Algerian security forces clashed with Amazigh rights activists in the northern city of Tizi Ouzou on Monday, days after an election marked by a historically low turnout garnered a fourth term for ailing 77-year-old President Abdelaziz Bouteflika.
Analysts and activists say that authorities provoked the violence toward Amazighs, often pejoratively referred to as Berbers, after years of relative calm to distract from concerns that kept Algerians — of all stripes — away from the polls.
The clashes started Sunday during a march to commemorate the April 20, 1980 launch of an Amazigh rights movement, dubbed retrospectively the Amazigh Spring. Activists who participated to push for political and socioeconomic parity with Arabs were met with a violent crackdown, demonstrators told Al Jazeera.
In Algeria, as in neighboring Tunisia and Morocco, Amazighs are legally barred from starting their own political parties, even though many Amazighs say ruling administrations act exclusively on the behalf of Arabs.
On Sunday “women and children were running for safety in every direction,” according to Amazigh rights activist Kamira Nait Sid who participated in the protest. Demonstrators said over 60 injured protesters were admitted to one local hospital, and another 50 were arrested.
Clashes between police and street protesters lasted until 1 a.m. Monday and then resumed Monday afternoon, local media El Watan reported.
Tizi Ouzou police declined to comment.
In recent years, authorities have allowed Amazigh rights activists to commemorate the Amazigh Spring, Nait Sid and other rights activists told Al Jazeera.
“The government is trying to create a polemic to distract from other issues,” Nait Sid said, “We peacefully protest — we did not provoke this.”
Just over half the eligible Algerian public voted in the presidential elections on Thursday. Only 25 percent of the predominantly Amazigh region of Kabylie participated — the lowest voter turnout in the nation, according to official statistics, which opponents of President Bouteflika says were inflated.
Immediately before the election, a viral parody of Pharrel Williams’ hit song "Happy" called on the nation’s youth to boycott the elections. Bouteflika often gets credit for restoring the Algerian economy after the turbulent years of the 1990s, when government forces battled armed groups associated with an Islamist party. But the "Happy" parody and its makers charge that the economic growth has done little to create opportunities for Algeria’s unemployed young people.
The spokesman of the opposition party Jil Jadid told Al Jazeera a Bouteflika win would indicate the elections were fixed. A half-century after Bouteflika’s National Liberation Front (FLN) released Algeria from French colonial rule, the Jil Jadid spokesman said, Algerians are still not free to choose their leaders.
Boston-based North Africa analyst Arezki Daoud agreed that the government is likely trying to distract from widespread discontent over a lack of opportunities, but added that maintaining a monolithic Arab-Islamic state is an objective as old as Bouteflika and the FLN.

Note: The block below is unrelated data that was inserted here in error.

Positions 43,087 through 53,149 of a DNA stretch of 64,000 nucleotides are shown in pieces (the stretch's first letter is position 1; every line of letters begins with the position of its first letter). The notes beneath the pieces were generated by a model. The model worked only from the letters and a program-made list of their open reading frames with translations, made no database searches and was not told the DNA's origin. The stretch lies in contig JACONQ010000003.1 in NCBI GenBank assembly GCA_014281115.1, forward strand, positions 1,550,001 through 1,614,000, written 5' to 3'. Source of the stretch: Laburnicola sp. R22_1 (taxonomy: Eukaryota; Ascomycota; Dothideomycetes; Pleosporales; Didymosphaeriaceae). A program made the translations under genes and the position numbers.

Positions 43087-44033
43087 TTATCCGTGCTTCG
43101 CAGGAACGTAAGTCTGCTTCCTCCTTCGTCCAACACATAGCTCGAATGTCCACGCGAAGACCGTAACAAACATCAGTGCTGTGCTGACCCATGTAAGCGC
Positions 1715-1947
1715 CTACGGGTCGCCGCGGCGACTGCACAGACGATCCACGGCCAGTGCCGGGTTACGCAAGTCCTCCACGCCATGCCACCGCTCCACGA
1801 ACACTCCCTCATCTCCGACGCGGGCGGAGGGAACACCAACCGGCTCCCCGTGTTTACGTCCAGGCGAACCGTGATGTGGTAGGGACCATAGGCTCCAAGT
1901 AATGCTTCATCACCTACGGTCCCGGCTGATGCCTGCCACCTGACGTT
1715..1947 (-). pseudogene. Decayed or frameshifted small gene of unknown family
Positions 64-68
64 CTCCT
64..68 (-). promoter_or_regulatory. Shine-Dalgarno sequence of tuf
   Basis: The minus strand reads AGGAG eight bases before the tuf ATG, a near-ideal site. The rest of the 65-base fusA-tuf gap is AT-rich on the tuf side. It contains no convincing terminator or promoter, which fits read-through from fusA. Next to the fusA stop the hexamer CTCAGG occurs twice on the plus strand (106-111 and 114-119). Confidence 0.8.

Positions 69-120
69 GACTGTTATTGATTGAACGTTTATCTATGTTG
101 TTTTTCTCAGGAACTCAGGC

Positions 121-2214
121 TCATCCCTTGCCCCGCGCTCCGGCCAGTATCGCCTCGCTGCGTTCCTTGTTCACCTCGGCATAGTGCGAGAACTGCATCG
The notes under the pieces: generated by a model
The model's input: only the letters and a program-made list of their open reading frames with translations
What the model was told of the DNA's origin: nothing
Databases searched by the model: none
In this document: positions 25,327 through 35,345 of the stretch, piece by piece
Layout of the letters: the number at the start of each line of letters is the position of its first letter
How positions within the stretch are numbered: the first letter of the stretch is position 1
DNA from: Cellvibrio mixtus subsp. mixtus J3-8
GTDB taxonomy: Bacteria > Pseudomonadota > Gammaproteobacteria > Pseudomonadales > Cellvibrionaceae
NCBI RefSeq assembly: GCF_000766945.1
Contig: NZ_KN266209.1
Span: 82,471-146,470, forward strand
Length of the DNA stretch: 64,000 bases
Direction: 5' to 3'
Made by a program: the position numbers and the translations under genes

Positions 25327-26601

The people ruling now are those “who were close to the policies of the '70s that shaped the Arab-Islamic agenda of Algeria,” Daoud said. Many in the current administration have their roots in the FLN of 1970s that collaborated with Arab nationalist counterparts in Egypt and Syria.
Former president of the Paris-based World Amazigh Congress, Belkacem Lounes, told Al Jazeera that as post-Arab Spring nations struggle to establish democracy, fighting to maintain a single dominating identity will stunt efforts.
“You find few people in North Africa who are pro-democracy who defend the right of existence of the Amazigh people. That’s a major question: How can we call ourselves the defenders of a democratic nation when you can’t accept pluralism?”
The fight for pluralism in Algeria, Nait Sid believes, is one for democracy for all Algerians.
"When we are fighting for democracy, it's not just for Amazighs, but all humanity," she said.
Although the Bouteflika administration may, as Nait Sid charges, want to distract from the public’s discontent by stoking tensions in Amazigh country and playing on Arab nationalist sentiments elsewhere, violent crackdowns will only provoke more clashes.
“What the Algerian powers don’t understand is that these provocations and violence that are arbitrary against the Amazighs and their existence are reinforcing the intent of the Amazighs to liberate themselves,” Lounes said.
Daoud said there’s little hope for help with Bouteflika and a party struggling to maintain relevance running the country.
“I think there’s going to be more violence. There has to be a solution that comes from the government. I have very little confidence in a crippled president to make it happen.”
The president's office did not immediately return calls for comment.
Algeria's Amazigh community is also unlikely find help from the West. Lounes and Nait Sid said international human rights observers from the United Nations and European Union have failed to effectively pressure the North African Arab-led administration to respect Amazigh rights.
The U.S. is among Algeria’s chief oil importers, and Washington and Algiers have a long history of collaborating on what both have called a “war on terror.”
Amazighs are believed to have inhabited North Africa prior to the Arab-Islamic conquest of the region in A.D. 647.
After the independence of North Africa from colonial rule in the 1950s and ’60s, Amazighs mounted struggles for political representation; the codification of Amazigh as a national language alongside Arabic; and, in the case of Kabylie region, autonomy.